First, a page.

Ermias Asghedom, known to most as Nipsey Hussle, was an artist who measured his success by his mobility and the impact he was able to make in his community. On March 31, 2019, Hussle was fatally shot outside of his Los Angeles store, Marathon Clothing.
The impact of Hussle’s death can be felt among fans and artists everywhere. Drake posted a photo of himself, Hussle, and rapper T.I. on Instagram with the caption, "My whole energy is just at a low right now hearing this. We just linked for the first time in years and said we were gonna do a new song this summer cause it had been too long.” J. Cole, Pharrell Williams, Rihanna, and the Mayor of Los Angeles are just some of the many people who took to Twitter to express their sadness.
Nipsey Hussle’s memorial service, organized by family and friends, was held in Los Angeles’ Staples Center on April 11. The event was titled “Nipsey Hussle’s Celebration of Life” and followed the Clippers’ last NBA game of the season. Amongst those who attended the service was Stevie Wonder, Snoop Dogg, and President Barack Obama, who read a letter paying tribute to Hussle's impact on the South Los Angeles community.
Hussle’s transparency about his background and his life is a rare quality. Growing up, Hussle was part of the famous Rollin 60’s Neighborhood Crips, a street gang based in Los Angeles. Disaffiliating with the Crips organization, Hussle turned to community activism, which was inspired by his three month trip to Eritrea in 2004. Hussle wanted to learn more about his father’s background, who came to Los Angeles as an Eritrean immigrant in the 1970s. Hussle always spoke proudly about his Eritrean heritage and educated others about the nation's struggles.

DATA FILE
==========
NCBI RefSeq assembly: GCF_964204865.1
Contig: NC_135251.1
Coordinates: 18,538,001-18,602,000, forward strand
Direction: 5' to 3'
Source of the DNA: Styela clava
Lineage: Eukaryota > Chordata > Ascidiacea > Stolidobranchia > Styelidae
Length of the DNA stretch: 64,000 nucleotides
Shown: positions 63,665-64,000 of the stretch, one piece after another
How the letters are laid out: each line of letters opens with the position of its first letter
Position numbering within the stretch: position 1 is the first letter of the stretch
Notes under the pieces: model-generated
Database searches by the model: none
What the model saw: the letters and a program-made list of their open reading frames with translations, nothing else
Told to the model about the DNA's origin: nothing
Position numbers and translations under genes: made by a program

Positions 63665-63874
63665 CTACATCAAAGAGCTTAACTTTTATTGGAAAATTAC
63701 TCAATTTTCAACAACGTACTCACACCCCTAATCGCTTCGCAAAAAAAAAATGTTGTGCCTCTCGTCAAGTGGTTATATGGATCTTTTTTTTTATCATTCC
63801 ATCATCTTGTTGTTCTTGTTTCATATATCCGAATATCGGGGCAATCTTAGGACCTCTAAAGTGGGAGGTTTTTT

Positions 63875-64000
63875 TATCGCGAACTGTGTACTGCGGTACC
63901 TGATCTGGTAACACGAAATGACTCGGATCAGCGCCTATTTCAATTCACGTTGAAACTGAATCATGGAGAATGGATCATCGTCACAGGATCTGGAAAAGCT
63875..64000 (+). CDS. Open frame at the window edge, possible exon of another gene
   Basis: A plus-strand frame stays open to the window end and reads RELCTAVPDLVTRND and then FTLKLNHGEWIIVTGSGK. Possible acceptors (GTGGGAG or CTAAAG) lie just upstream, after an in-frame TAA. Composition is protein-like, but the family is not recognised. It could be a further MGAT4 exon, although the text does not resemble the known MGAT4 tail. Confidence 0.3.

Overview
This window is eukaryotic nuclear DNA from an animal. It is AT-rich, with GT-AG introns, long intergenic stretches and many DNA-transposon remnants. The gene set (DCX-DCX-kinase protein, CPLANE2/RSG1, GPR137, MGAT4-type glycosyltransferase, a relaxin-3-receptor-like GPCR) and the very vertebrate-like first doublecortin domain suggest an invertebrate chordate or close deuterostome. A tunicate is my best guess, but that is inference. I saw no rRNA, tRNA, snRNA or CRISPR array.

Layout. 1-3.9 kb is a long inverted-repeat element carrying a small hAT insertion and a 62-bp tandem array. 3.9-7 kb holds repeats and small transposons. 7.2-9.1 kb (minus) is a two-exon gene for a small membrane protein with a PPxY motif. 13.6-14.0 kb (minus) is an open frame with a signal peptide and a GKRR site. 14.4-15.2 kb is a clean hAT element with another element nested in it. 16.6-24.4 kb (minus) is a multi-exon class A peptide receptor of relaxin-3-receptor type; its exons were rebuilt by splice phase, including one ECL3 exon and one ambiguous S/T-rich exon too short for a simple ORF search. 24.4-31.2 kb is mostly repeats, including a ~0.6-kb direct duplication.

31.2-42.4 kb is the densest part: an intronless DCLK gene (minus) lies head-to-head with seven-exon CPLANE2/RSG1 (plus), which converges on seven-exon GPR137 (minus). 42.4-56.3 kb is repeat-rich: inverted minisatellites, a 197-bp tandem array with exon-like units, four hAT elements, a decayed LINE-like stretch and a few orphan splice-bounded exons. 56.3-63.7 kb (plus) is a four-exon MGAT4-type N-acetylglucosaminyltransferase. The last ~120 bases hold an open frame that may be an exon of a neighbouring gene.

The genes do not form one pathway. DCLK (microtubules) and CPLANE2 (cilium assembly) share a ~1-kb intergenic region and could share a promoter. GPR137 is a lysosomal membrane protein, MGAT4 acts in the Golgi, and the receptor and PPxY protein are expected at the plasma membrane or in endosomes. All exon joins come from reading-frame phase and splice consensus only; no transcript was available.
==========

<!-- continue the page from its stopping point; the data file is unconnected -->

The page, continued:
Hussle’s belief in the ability of others to gain independence and impact communities like the one he came from is largely reflected in his music. His album Victory Lap revolves around his journey creating an intersection of music and entrepreneurship. Victory Lap was Hussle’s first album with a big label and received an outpour of critical acclaim when it was first released. Hussle's first two mixtapes, Crenshaw and Malbox Money, were marketed for free download, but a limited number of physical copies were solid for $100, 100 of which were bought by Jay–Z.
Hussle’s entrepreneurship side was also geared towards building up his local community, as all his businesses were located in the Crenshaw district, where he grew up. His businesses included clothing stores, a barbershop, a restaurant, and Vector90, his STEM center. Hussle’s goal was to give members of his community opportunities that he didn’t have growing up, drawing them away from the gang culture in his South Los Angeles neighborhood.
Hussle had a clear vision for what he wanted to achieve as an artist, and how he wanted to make his mark. His loss is felt deeply everywhere, and his life should inspire other artists to use their success to improve their local communities.